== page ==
More Unemployed Execs Are Launching Startups as Jobs Become Scarce

NEW YORK (MainStreet) — With 94 metropolitan areas seeing unemployment at or below 5%, local job markets are growing increasingly competitive. At such low levels, it becomes an even greater challenge for employers to hire from a local labor pool. Major metro areas such as San Francisco, Washington, D.C., Dallas and Boston are seeing some of the lowest unemployment rates in years. Out-of-work executives and managers are finding fewer job opportunities and many of them are taking matters into their own hands: starting a business of their own.

Nearly 6% of unemployed job seekers from the ranks of management decided to launch a start-up in the first half of this year, up 4% from the same period a year ago, according to outplacement consultancy Challenger, Gray & Christmas.

"As the economy and job market continue to expand and we get closer to full employment, self-employment will begin to rise again, as the confidence factor increases and the risk factor decreases," says John A. Challenger, CEO of Challenger, Gray & Christmas. "We may be on the leading edge of that increase. There are, in fact, many areas of the country already near full employment. In these markets, jobs are plentiful, but so are opportunities for prospective entrepreneurs."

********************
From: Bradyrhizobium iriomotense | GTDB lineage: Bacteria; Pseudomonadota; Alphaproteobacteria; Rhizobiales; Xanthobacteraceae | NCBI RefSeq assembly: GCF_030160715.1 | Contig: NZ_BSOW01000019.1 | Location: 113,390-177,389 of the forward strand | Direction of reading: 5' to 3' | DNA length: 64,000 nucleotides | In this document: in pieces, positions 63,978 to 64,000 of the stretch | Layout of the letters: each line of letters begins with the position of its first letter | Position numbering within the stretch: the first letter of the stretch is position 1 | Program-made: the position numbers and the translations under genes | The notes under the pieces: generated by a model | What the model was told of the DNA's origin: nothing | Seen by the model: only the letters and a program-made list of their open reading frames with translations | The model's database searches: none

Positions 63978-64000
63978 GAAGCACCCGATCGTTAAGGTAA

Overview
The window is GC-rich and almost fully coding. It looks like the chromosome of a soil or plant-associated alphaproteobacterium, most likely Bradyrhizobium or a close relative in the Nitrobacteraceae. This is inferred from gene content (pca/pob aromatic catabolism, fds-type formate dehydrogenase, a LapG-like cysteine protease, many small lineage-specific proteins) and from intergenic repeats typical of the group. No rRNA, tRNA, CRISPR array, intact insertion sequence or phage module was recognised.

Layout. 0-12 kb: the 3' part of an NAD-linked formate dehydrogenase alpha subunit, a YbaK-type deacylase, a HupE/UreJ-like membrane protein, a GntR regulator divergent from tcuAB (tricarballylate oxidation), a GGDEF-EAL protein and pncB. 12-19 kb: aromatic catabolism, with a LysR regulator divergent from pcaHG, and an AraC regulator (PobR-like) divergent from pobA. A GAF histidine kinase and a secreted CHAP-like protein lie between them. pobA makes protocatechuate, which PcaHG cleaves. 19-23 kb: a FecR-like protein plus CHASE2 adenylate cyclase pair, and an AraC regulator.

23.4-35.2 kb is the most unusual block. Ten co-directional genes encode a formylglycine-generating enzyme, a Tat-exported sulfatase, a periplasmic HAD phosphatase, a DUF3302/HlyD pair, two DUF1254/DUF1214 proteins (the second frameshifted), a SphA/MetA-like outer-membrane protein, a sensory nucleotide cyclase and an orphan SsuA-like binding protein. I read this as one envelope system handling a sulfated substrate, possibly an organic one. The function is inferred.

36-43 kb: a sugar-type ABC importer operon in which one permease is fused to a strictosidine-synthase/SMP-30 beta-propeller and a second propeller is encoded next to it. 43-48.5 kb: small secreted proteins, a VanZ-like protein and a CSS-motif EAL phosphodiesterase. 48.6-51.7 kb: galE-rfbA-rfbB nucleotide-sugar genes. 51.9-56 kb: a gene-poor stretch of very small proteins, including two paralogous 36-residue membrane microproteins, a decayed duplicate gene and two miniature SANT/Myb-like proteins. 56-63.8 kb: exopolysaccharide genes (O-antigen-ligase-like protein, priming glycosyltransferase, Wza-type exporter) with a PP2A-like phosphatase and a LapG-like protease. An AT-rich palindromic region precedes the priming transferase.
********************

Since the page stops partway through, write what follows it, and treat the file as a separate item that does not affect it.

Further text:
While the rate of startups can fluctuate significantly from quarter to quarter, Challenger says the overall startup rate is trending slowly upward from record lows in 2011.

"We tend to see an increase in job seekers starting businesses in the immediate wake of a downturn, as job openings decrease," says Challenger. "Once we start to see job gains, even in the nascent stages, people start moving away from the relative uncertainty of self-employment toward more traditional job opportunities."

He says the vast majority of the entrepreneurs represented in their latest survey are starting one-person operations as consultants, contract workers or freelancers.

"In addition to whatever service or expertise these entrepreneurs are providing to clients and prospective [clients], they must also take on the roles of marketing and business development, accounting and business management," he says. "Further stress and anxiety come from the fact that the start-up operation is typically funded by friends and family, personal savings, and/or credit cards — not venture capitalists or investment banks."

The Federal Reserve Bank of St. Louis reports the national unemployment rate for management, professional and related occupations to be 3.5% as of June, its lowest since December 2008.

—Written by Hal M. Bundrick for MainStreet

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